There are really a lot of ways to start a garden. Search online for things like straw bale gardens, lasagna gardening, square foot gardening, container gardening, edible gardening, no=till gardening etc. I will cover in-ground, raised bed, edible landscaping and container gardening. These are methods I am familiar with,
If you have a plot, small or late in the backyard that gets 8 hours of sun and is accessible to water, you can start there. Clear the ground of weeds and or grass. an easy, but time-consuming way, is to lay newspaper or cardboard on the ground cover and let the weeds smother. It does take some time to accomplish this. As someone who didn’t take the step to remove the grass in the area I wanted to put a garden in (I just rototilled it in), I advise you to not skip this step. Trust me.
Dig up the area, using a shovel, rototiller or tractor. (We wish we had a tractor!) Dig as far down as you can go, 12″ or more if possible. Roots on some veggies need to go down quite a ways. Apply organic fertilizer such as composted cow manure, horse manure or compost (if it smells like manure, it isn’t composted enough, it should look and smell like dirt). You can use bags from the store or ask your local farmer or landscape supply company. Work it in thoroughly. Smooth it out with a rake. Lettuce, carrots, beets should be planted in a row, squash and melons do best in mounds, corn does best in large blocks etc. Read the backs of your seed packets or search online for the particular vegetables ou want to grow.
Raised Bed Gardening
For me, this is far superior to in-ground gardens. We have extremely rocky soil and it was a nightmare for us. We went to raised bed gardening in our entire plot. We still tilled where we placed our beds so as not to develop a hardpan situation when we brought in our three-way mix.
You can use a lot of things for building the beds. Wood is very pretty but you will have to replace it sooner than later. You don’t want to use railroad ties or other treated lumber since you don’t want it to leach into the soil. We used standard cinder blocks and capped them with pavers. Worked very well and we won’t have to replace them, plus, we have something to sit on as we weed, and the soil warms up faster in the spring. the pavers keep the weeds from growing up but if you were so inclined you could -plant flowers in the pockets. We laid down a weed block between the rows, followed by bark. Eventually, weeds will sprout but they are a lot easier to pull out! Fill with a three-way mix from a reputable supply company. Depending on the size (make them no wider than 4′ for ease of planting and weeding, you can comfortably reach from either side) and quantity of beds, you will need yards of this stuff.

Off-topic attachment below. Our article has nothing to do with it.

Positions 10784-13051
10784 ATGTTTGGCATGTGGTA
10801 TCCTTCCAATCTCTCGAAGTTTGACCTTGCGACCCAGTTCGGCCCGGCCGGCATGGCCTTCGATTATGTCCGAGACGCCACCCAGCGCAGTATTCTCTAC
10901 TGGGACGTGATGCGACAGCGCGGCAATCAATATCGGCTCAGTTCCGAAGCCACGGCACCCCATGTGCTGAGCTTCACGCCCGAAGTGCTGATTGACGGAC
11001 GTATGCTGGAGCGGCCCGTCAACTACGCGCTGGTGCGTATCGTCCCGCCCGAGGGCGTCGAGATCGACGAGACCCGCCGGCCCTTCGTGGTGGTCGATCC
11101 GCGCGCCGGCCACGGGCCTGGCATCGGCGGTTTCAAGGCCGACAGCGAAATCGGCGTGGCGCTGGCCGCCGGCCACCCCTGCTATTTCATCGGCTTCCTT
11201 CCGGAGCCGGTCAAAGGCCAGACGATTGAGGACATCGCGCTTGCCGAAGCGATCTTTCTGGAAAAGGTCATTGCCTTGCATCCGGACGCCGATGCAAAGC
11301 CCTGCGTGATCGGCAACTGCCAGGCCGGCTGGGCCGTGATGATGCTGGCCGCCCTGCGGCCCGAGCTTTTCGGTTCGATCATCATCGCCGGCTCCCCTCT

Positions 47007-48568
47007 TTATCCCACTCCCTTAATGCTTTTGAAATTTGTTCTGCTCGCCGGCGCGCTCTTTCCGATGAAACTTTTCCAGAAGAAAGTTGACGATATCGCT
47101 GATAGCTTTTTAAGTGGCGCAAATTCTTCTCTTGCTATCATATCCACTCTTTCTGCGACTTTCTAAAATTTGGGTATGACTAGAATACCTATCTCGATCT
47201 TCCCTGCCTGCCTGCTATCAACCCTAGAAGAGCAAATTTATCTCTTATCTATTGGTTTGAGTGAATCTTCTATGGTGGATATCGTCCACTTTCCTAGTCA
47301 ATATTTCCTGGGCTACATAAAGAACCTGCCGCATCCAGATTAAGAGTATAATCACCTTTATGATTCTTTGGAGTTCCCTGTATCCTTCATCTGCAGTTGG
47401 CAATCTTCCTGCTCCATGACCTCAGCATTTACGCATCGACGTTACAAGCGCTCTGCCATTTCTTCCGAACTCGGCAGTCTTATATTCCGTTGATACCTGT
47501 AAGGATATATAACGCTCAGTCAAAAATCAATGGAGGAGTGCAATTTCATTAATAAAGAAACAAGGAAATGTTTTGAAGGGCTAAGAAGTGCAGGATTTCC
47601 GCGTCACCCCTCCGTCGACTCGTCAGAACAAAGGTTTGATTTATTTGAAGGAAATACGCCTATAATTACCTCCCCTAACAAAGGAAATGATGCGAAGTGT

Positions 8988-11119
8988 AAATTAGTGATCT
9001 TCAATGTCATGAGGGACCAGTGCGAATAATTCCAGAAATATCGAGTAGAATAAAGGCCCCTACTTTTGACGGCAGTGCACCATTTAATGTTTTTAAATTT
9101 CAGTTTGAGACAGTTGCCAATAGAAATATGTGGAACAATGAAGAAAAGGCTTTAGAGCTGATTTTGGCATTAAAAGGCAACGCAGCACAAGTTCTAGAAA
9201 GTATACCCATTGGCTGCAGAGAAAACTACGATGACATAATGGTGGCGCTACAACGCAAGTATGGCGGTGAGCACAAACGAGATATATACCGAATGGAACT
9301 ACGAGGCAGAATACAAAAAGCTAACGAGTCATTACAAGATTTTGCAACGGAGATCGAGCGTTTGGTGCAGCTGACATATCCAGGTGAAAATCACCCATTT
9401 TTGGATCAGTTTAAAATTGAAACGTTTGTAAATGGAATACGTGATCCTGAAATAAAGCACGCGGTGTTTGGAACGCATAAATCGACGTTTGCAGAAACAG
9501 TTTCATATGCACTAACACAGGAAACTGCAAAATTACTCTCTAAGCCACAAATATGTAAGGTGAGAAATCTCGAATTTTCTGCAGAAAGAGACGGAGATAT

Every year, we clean up the dead plants and spread mulched leaves from our trees in the fall and let it sit over the winter. In the spring, we put an average of two large wheelbarrows of composted horse manure on them and my honey turns it over with a shovel. That is the only time, human feet step into the beds. We avoid walking in them when possible to keep from compressing the soil. My beds are all 4′ across and vary in length.
This is my motto: “If you take of the soil, it will feed your plants”. I almost NEVER have to add additional fertilizers.
The last thing I want to talk about is Edible Gardening. Vegetables can be pretty. Lettuce comes in many colors and shapes and makes excellent fillers. You can plant them in your flower beds amongst the perennial and shrubs. Just ensure that they are not shaded out by other plants.
My next post will discuss container plantings and then we will cover veggies that are perfect for them.
Charlotte here, Kristen’s mom in case you don’t remember me. This was a wonderful post! Thank you so much for doing your part in helping people know that do have some control over their environment and lives during this very scary time.
I see it all, and everyone believes that, as a horticulturist, I must do it all too. I really don’t. My vegetables go into the ground, even where the garden is sloped and should be terraced. I do not believe in doing anything fancy for them. They are rather pleased with the soil and exposure. Even some of the varieties of vegetables are rather basic.